I have a login server using Meteor accounts. That server also manages payments and a lot of other permissions and validations rules.
There is five applications who uses that server for authentication (trought DDP) and everything is ok.
But now, I have some specific app rules who can prevent a login and i wish to know the origin of a DDP connection on login.
So, for this I’ve been using the Accounts.validateLoginAttempt on the login-server to watch all login attempts and try to apply the proper rules of each of this apps. But looking in the connection info, I can’t figure the origin of the request:
id: 'vvwBomDJDxHtNQi5s', //connection id
clientAddress: '999.999.999.999', //
'user-agent': 'Mozilla/5.0 (X11; Linux x86_64) AppleWebKit/537.36 (KHTML, like Gecko) Chrome/53.0.2785.89 Safari/537.36',
'accept-language': 'en-US,en;q=0.8,pt;q=0.6,it;q=0.4' } }
So, I don’t get any info of which app is calling login trought DDP. Just the client who is using it, and my login-server address: host: ‘xxx.xxx.xxx.xxx:pppp’
I get the same information looking on Meteor.server.stream_server.open_sockets
Any clues on how to solve this?
What do you mean by origin? HTTP Referer? If that’s the case then it depends on the browser to send this header and not all browsers do, plus user can easily disable sending it or even modify it to whatever value, so you shouldn’t really depend on it.
Yeah, could be HTTP Referer.
I probably misunderstood how a login trought ddp works. I’m thinking that my-app.whatever.com should manage and stablish the connection with my-loginserver.com; And not the user browser.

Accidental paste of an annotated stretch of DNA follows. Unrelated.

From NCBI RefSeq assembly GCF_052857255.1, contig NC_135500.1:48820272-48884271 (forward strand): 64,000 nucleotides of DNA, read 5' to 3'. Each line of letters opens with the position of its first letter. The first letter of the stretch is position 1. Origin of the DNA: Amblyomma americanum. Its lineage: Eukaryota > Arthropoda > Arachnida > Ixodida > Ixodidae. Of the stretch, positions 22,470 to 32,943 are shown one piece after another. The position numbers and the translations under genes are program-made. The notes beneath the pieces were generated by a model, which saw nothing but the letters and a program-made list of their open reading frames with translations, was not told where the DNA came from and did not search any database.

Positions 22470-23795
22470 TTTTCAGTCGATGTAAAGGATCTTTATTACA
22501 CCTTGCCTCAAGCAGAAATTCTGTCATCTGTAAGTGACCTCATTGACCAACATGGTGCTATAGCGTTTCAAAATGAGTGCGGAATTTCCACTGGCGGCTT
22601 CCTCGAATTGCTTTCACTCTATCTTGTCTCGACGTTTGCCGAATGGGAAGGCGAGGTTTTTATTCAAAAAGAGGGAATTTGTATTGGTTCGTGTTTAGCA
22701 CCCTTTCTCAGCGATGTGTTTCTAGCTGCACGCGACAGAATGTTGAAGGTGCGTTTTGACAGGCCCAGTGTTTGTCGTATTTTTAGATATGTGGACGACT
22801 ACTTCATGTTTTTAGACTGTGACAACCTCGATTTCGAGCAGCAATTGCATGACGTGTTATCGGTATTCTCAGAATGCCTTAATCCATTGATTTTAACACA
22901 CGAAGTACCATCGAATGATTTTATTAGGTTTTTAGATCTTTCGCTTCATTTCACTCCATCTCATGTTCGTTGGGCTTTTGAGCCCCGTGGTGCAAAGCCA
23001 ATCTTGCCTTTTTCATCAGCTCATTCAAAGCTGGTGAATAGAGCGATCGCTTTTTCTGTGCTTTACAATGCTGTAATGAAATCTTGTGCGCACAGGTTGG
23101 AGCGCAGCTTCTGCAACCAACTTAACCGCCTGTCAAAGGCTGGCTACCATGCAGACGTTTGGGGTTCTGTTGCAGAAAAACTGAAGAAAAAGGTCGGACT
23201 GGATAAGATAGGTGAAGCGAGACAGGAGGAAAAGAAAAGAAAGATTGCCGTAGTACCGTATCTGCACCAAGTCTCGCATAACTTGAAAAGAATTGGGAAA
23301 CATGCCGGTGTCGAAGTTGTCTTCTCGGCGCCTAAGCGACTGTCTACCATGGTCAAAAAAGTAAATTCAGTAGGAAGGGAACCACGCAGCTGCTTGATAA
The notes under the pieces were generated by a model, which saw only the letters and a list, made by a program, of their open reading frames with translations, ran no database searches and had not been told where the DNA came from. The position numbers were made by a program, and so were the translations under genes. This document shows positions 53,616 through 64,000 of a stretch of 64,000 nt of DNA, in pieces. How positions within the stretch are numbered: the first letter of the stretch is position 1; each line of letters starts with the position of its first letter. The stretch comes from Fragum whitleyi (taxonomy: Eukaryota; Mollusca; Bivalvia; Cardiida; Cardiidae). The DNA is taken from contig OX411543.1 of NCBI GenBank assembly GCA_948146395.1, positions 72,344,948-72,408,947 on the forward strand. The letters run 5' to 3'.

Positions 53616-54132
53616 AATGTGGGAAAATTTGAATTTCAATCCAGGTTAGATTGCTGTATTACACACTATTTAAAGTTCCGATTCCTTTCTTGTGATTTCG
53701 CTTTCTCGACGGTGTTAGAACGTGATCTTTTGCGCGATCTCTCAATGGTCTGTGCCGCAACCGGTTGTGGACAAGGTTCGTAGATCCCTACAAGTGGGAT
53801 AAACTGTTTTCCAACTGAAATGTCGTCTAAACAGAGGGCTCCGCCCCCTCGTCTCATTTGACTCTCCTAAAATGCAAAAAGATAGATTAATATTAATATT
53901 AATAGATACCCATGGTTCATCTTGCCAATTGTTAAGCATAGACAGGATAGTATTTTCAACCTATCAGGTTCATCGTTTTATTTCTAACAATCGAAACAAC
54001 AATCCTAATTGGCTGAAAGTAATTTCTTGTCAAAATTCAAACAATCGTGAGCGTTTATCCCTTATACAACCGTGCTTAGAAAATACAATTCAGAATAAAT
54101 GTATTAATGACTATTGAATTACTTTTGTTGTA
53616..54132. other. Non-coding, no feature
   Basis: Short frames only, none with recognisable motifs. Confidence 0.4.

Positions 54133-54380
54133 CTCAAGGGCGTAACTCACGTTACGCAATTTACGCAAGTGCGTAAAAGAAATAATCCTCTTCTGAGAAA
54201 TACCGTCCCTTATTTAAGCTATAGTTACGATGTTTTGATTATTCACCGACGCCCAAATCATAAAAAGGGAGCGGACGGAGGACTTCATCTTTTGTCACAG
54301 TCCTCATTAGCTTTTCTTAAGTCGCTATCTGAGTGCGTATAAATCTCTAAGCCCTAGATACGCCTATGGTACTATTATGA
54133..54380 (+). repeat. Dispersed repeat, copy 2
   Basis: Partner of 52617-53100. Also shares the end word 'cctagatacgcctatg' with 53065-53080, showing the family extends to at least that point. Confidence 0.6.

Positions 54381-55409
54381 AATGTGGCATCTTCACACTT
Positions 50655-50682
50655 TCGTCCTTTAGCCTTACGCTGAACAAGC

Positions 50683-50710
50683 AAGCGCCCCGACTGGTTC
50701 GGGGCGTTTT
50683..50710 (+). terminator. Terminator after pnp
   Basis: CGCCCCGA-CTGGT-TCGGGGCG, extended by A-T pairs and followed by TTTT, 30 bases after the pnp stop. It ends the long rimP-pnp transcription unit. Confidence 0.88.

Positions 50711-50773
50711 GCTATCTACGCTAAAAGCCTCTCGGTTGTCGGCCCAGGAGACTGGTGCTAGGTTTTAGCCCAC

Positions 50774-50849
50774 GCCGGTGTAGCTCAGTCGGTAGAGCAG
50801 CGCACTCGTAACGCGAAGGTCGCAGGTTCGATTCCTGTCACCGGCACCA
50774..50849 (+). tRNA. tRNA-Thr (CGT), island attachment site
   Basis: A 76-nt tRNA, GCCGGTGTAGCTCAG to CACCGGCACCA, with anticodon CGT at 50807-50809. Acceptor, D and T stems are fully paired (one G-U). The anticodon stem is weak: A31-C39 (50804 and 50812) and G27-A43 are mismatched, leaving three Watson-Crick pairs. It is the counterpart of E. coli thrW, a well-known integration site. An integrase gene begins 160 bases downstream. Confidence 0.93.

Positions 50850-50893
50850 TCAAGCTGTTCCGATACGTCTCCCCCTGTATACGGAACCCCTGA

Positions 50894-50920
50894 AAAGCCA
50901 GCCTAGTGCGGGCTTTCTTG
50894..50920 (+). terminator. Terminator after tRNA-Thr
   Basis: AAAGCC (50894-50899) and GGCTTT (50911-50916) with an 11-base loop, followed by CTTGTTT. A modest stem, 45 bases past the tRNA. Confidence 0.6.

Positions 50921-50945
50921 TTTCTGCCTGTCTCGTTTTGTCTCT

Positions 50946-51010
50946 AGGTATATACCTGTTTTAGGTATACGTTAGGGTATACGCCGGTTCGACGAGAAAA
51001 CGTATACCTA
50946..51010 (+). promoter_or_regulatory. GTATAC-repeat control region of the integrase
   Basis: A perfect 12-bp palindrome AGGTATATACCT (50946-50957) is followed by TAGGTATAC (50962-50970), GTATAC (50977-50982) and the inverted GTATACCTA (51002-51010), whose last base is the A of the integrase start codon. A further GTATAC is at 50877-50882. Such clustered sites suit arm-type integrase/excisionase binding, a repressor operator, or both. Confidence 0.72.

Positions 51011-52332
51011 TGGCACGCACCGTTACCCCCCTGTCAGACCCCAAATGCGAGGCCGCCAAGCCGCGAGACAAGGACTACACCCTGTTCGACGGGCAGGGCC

It’s hard to tell exactly what’s happening without knowing your exact set-up. Are you creating an Accounts instance in your client code using a
connection parameter that points to your login server? If so, then it is the user’s browser which will connect to your login server, the request will not be router through the application server.
Yep, I’m doing exactly that way. Should I do it in another way?
Well, that’s the correct way to do it I think, but you will not get the app server address this way. If you want additional validation of the client, what you can do is first fire a method from your app server to the login server, which will give you some kind of token (and at this point you can check the origin on the login server), then pass that token to the client to be use alongside with the actual login. It sounds a bit complicated, but I don’t see a way around it to do what you want (you technically could route all login methods through your app server but that would be a bit complicated as well).